With a stay at Clarion Hotel Sports Complex in Kansas City, you'll be minutes from Kauffman Stadium and Arrowhead Stadium. This hotel is within the vicinity of Starlight Theatre and Kansas City Zoo.
Make yourself at home in one of the 168 air-conditioned guestrooms. Your pillowtop bed comes with cotton sheets, and all rooms are furnished with sofa beds. Complimentary wireless Internet access keeps you connected, and cable programming is available for your entertainment. Private bathrooms with shower/tub combinations feature complimentary toiletries and hair dryers.
Rec, Spa, Premium Amenities
Enjoy a range of recreational amenities, including an indoor pool, a sauna, and a 24-hour fitness facility. Additional features include complimentary wireless Internet access, a concierge desk, and gift shops/newsstands.
Grab a bite to eat at the hotel's restaurant, which features a bar, or stay in and take advantage of room service (during limited hours). At the end of the day, relax with your favorite drink at a bar/lounge. Cooked-to-order breakfasts are available daily for a fee.
Business, Other Amenities
Featured amenities include a 24-hour business center, an Internet point, and a computer station. Planning an event in Kansas City? This hotel has 6000 square feet (557 square meters) of space consisting of conference/meeting rooms, small meeting rooms, and a ballroom. Self parking is available onsite.
When brothers Derek Boone and Dustin Craighead made the leap to restaurant ownership from backgrounds in the electronics industry and tattoo-parlor business, they probably didn't guess that they'd be serving some of their signature dishes to Guy Fieri. Their rustic, roadhouse-like gastropub, Swagger Fine Spirits & Food, was featured in an episode of the Food Network's Diners, Drive-Ins and Dives. Fieri looked on as Chef Jerry Forness prepared the tempura-battered suribachi burger, which sizzles the taste buds with hot asian mustard and sriracha chili sauce. After he took a bite, Fieri noted the crunchiness of the tempura and the piquancy of the wasabi coleslaw, saying, "That is a lot of flavor, man." Of the chili made with Flying Monkey Amber Ale, the gregarious foodie murmured, "Mmm. That's a meal right there, dude."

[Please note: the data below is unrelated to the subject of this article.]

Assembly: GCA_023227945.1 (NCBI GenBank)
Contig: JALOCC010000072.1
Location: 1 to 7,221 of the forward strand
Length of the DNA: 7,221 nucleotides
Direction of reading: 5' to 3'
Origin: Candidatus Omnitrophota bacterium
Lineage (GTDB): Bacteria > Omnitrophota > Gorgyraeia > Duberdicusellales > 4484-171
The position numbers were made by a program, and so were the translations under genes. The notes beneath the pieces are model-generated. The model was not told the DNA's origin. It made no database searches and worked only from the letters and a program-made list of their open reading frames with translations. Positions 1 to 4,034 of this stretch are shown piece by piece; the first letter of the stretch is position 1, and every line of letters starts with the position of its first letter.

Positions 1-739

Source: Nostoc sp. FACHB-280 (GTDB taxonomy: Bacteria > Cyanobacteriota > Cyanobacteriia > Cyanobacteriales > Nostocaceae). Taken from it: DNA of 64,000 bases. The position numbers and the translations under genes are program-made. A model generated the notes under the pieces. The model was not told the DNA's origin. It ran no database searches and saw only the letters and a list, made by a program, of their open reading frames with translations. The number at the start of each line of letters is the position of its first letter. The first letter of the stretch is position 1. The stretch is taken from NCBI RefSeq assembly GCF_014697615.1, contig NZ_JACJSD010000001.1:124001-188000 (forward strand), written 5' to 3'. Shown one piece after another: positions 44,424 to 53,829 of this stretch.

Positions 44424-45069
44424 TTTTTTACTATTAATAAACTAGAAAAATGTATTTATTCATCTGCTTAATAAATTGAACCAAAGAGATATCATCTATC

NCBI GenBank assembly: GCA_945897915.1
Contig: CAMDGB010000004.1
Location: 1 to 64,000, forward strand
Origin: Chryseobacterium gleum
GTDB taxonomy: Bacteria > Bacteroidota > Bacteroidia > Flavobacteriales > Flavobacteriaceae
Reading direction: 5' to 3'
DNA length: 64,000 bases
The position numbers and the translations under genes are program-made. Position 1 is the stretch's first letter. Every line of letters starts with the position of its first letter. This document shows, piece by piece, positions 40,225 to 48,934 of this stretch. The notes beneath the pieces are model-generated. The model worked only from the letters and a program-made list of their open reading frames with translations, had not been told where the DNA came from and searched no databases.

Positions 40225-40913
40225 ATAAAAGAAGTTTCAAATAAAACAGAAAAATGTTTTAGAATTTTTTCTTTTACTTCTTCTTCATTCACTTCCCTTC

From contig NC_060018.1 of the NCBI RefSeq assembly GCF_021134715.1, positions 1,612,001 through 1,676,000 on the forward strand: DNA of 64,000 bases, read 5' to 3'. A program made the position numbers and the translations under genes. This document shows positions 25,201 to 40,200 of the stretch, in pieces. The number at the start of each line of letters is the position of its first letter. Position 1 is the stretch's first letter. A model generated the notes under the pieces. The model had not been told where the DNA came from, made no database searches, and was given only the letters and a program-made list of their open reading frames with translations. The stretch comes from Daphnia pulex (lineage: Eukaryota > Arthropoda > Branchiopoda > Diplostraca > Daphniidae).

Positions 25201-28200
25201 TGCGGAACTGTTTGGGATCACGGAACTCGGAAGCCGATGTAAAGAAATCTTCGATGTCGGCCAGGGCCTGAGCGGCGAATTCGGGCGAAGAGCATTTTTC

The episode also showcased dishes such as the hot wings and a pulled-pork sandwich made with smoked pork shoulder and handcrafted barbecue sauce. Patrons balance out the spicy, savory flavors with close to 50 draft beers and more than 50 types of whiskey—about the same variety you'd expect in Hemingway's liquor cabinet.
As Tommy, one of Howl at the Moon’s piano players, explains on the club’s website, “Every night…we try and throw a party, regardless of whether it’s a Tuesday night or a Saturday night.” The bar’s trademark dueling pianos serve as the epicenter of these nightly celebrations; patrons submit their favorite songs on slips of paper for the pianists and backing musicians to recreate. If the website’s playlist is any indication, the bands can handle popular songs from all genres and eras, from Bon Jovi’s “Livin’ on a Prayer” to Kanye West’s “All of the Lights.” The performances are spirited: colorful lights splash upon a stage where servers, guests, and chairs that have somehow developed mobility all dance along to the music.
Fueling the celebration is the bar’s indulgent selection of drinks. Servers stand over patrons to plunge jello injectors into their mouths, and revelers grab colorful straws to help drain 86-ounce booze buckets filled with sangria or other fruity libations. Pomegranate liqueur and honey-infused whiskey sweeten specialty cocktails, and local beers add depth to coolers stocked with Stella Artois and Dos Equis.
Quintons Waldo Bar’s lively atmosphere ripples with sound waves from local DJs and greets noses with the savory aromas that waft from the pub’s sandwiches, soups, and salads. Each of the menu's three famous reubens ($8.99) splashes sauerkraut, melted swiss, and thousand island dressing across corned beef, turkey, or pastrami, creating a tastier hand filler than a fistful of stamps, and the T.A.C. ($8.79) populates bread borders with avocado- and cream cheese-capped turkey. Potato-and-bacon wedges sail across creamy soup ladled into cavernous bread bowls ($4.50) and the Chicken Fiesta salad ($8.99) brims with tortilla chips, fresh avocado, and chopped chicken breast sided with homemade salsa and ranch dressing. Tykes can choose to order kids’ menu classics such as grilled cheese or PB&J ($4.99) without the crust, placating picky eaters and ravenous trash compactors alike.
A rainbow of men's and women's apparel and accessories populates the forest of racks inside Arizona Trading Company, where staffers buy, sell, and trade a thoughtfully curated, ever-revolving stash of gently used threads. They take in modern and vintage attire alike, scrutinizing each item to ensure that no evidence remains of the superhero who previously owned it. Handbags, shoes, and Pendleton flannels neighbor household gear, jackets, and seasonal inventory throughout the fully stocked shop. A smattering of brand-new accouterments, such as sunglasses and jewelry, interrupts the vast spread of lightly worn attire.
For more than 20 years, the chefs at Spirit's Restaurant have been serving up cuisine to match their patriotic location, tucked inside the American Inn. The chefs offer a menu of hamburgers, sandwiches, and hearty entrees such as fried chicken and lasagna. But if you can't choose just one dish from this spread of classic American eats, opt for the buffet. Offered seven days a week, the chefs stock buffet trays with enough comfort food to feed armies of customers all day, every day, excepting, of course, the hours that they're closed or find themselves mysteriously transported to an alternate dimension.